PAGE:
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Glimpse Of The Garden-Door Yard Garden Hidden Behind Historic Main Street Dwelling Features Colonial Era Plants



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Glimpse Of The Garden—

Door Yard Garden Hidden Behind Historic

Main Street Dwelling Features Colonial Era Plants

By Nancy K. Crevier

“A Glimpse Of The Garden” is a miniseries focusing on the heart of a gardener’s work — a special spot, an extraordinary plant, a place of respite, or a place that evokes a heartfelt memory. What is down the garden path of your friends and neighbors? What is down your garden path?

Members of the Garden Club of Newtown, Holly Kocet and Joyce DeWolfe, and others in the club, have cared for public gardens around town over the years. One of those gardens, said Ms Kocet, is the garden that runs the length of the back yard of The Matthew Curtiss House at 46 Main Street.

“It was just a narrow garden filled mostly with day lilies and hosta, and we knew it could be so much more,” said Ms Kocet. “We wanted to redo the garden with a design that would evoke the feeling of the Colonial period, as a representation of plants used by a typical household during the 1700s to mid-1800s.”

Newtown Historical Society, which owns the property and uses the circa 1750 saltbox as its headquarters, embraced the idea last fall, and working in conjunction with the garden club and the Connecticut Master Gardener Outreach Program, a committee developed a garden design.

“Meanwhile, Joyce and I researched historic plants for culinary and medicinal purposes,” said Ms Kocet, to revitalize what is known as a “door yard” garden. These gardens traditionally were not ornate, but rather practical gardens. “The emphasis was placed on herbs and medicinal plants consistent with the period,” she said. The challenge of the garden, Ms Kocet said, was to match historical value and a pleasing design. Elements such as texture and contrast, shapes, heights, color, and a focal point (not normally found in a door yard garden), were considered in the final plan, as well as allowing for a few less traditional plants to add three-season color.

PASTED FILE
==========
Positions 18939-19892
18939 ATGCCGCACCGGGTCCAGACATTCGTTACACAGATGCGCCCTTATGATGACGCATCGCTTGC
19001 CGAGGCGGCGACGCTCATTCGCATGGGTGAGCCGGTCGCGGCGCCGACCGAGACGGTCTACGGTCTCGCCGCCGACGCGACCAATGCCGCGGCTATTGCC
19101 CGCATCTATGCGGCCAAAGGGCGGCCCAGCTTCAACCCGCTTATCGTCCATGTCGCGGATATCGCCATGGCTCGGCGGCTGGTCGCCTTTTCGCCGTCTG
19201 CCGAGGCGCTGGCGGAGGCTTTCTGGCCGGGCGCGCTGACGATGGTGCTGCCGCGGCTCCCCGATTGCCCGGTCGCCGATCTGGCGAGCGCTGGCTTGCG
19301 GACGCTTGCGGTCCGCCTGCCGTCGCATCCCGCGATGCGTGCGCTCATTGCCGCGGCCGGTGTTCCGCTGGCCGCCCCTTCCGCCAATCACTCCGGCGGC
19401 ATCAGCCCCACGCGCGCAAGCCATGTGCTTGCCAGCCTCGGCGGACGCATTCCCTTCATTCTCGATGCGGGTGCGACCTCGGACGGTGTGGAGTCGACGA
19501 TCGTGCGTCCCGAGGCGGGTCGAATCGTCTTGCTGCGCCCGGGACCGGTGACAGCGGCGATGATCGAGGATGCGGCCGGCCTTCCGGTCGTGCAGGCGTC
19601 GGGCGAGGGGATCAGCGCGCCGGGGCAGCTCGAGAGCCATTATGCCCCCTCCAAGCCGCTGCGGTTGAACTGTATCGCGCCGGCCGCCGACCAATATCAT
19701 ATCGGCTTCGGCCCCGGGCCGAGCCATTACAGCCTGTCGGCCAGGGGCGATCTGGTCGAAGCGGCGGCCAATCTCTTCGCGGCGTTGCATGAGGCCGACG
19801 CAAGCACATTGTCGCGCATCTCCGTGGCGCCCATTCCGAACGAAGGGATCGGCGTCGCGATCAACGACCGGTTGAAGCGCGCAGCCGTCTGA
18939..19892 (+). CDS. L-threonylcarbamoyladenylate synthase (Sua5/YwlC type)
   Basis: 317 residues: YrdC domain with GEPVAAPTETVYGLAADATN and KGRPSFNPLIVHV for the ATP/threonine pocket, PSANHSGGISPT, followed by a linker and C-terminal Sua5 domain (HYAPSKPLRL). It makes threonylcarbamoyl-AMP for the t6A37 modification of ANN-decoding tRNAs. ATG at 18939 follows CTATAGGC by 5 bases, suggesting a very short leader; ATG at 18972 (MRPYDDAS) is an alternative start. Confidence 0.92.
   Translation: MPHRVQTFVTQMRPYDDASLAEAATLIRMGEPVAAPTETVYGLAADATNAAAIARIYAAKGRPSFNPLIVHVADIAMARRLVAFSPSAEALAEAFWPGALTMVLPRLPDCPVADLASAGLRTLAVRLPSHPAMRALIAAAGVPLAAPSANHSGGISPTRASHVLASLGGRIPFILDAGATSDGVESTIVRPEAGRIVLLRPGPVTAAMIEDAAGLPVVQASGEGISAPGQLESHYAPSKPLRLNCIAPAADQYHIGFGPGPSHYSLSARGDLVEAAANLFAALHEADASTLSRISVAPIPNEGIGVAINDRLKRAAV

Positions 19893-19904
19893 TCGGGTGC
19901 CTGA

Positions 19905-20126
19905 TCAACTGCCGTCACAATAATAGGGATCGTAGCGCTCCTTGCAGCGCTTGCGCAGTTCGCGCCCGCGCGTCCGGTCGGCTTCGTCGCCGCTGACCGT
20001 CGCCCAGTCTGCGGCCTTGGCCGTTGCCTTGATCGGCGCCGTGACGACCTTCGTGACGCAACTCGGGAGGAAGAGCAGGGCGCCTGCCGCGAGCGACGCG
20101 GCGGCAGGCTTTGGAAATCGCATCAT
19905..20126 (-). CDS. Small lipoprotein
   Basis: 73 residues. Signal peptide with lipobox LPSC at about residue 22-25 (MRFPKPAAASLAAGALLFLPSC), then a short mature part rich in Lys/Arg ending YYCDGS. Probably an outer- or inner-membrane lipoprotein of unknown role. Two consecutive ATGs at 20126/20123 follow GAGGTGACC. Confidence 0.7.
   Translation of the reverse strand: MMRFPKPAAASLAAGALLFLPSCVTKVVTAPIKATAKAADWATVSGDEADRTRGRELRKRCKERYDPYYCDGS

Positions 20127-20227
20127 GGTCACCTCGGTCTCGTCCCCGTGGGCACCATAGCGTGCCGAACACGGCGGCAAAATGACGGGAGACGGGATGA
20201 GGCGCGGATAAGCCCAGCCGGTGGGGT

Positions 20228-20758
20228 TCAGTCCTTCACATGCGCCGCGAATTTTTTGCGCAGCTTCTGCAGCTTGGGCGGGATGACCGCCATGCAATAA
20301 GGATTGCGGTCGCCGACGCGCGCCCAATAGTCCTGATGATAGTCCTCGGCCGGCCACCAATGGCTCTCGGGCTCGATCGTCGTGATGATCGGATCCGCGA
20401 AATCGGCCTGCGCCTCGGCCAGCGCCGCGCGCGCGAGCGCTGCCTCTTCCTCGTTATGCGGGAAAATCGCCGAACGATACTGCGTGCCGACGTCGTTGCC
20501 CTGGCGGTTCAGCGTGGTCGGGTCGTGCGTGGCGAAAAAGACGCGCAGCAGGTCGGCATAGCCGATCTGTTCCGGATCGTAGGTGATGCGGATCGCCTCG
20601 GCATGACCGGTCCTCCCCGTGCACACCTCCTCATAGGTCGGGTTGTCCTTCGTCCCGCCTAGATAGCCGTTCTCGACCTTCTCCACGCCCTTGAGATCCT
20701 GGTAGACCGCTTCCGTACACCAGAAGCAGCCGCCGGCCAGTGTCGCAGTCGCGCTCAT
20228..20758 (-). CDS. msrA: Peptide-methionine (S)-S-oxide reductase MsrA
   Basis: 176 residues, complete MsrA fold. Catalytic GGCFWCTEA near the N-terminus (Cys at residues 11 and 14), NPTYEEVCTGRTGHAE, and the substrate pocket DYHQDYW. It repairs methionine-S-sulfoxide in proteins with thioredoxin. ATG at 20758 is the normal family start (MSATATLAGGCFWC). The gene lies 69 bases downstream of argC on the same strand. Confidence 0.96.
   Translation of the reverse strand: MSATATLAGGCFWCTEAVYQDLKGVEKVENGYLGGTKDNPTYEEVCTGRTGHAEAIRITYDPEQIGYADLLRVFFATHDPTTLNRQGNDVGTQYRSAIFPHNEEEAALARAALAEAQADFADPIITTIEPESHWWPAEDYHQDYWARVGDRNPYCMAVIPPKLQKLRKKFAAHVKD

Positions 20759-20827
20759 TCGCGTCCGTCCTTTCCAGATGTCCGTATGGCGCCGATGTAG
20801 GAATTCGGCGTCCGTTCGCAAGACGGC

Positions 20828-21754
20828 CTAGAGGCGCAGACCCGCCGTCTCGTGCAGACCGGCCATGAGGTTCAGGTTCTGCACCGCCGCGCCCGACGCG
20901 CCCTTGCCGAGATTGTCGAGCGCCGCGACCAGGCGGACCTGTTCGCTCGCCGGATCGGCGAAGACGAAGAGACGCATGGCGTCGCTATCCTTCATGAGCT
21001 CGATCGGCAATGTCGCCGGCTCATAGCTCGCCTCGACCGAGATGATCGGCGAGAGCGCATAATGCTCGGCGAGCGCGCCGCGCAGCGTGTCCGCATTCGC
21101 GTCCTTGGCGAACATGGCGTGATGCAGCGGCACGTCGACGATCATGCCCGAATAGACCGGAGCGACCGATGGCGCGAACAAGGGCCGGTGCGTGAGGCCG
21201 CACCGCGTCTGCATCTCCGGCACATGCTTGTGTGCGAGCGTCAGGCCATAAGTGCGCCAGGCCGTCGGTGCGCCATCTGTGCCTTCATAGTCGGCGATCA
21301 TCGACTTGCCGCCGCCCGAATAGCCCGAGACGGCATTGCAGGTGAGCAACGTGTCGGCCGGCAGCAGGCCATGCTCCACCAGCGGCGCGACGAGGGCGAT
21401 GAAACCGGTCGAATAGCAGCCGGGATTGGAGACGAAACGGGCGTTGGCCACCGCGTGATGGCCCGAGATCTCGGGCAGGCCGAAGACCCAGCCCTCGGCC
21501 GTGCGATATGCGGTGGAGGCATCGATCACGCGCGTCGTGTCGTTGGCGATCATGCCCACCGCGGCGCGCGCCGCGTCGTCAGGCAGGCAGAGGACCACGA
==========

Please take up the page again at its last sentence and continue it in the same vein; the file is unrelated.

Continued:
Renovating the 10 by 55-foot garden required a lot of clearing, removal of unhealthy plants, and the moving of other plants that would become part of the new garden, before planting of the first herbs took place in late April. The garden is not a restoration of a garden cultivated by the inhabitants of The Matthew Curtiss House, emphasized Ms Kocet, as there is not documentation of such a garden. It gives the feel, however, of a garden that could have been there. Although in its nascent stage, visitors to the Matthew Curtiss House door yard garden will find plants that they recognize, as well as some that are less familiar.

Red columbine is flanked by clusters of lungswort, used traditionally to treat bronchial ailments, as was the white-flowered candytuft.

“Candytuft was used to treat gout and asthma, as well,” Ms Kocet said.

The feverfew plant, with its parsley-like leaves and small yellow-eyed, white-petaled flowers, would have been included in Colonial gardens as a headache remedy, while the feathery wormwood plant would have been valued for its infusion said to alleviate symptoms of rheumatism.

Purple flowers on tall stems, and a member of the mint family, hyssop is included, once valued for its ability to soothe sore throats and coughs. At the back side of the garden, tall clumps of comfrey bend, the lavender flowers hanging like bells. Tea made from comfrey was said to reduce the ill effects of the flu.

In among the medicinal herbs are other plants that once had more utilitarian value. Yarrow, goldenrod, baptisa, and bloodroot served as sources for yellow, blue, and red dyes in early America. Another plant, teasel, is now just a clump of flat, broad leaves, but will develop a tall spikey flower.

“The spikey head was dried by early colonials, and used to nap wool,” Ms Kocet explained.

Other plants, like the peonies, sedum, turtlehead and coreopsis, were added for color and as shade plants, she said.

“A true door yard garden would not have had a focal point, but we took the liberty of adding a tower trellis in the middle of the garden,” Ms Kocet said, and a native clematis that will bloom later in the summer.

“We are pretty happy with the result,” said Ms Kocet. The garden can be visited during open house hours.

“The public can enjoy the garden,” said Ms Kocet, “and we hope that the historical society will use it for educational purposes.”

That is what is down the garden path at the Matthew Curtiss House on Main Street.

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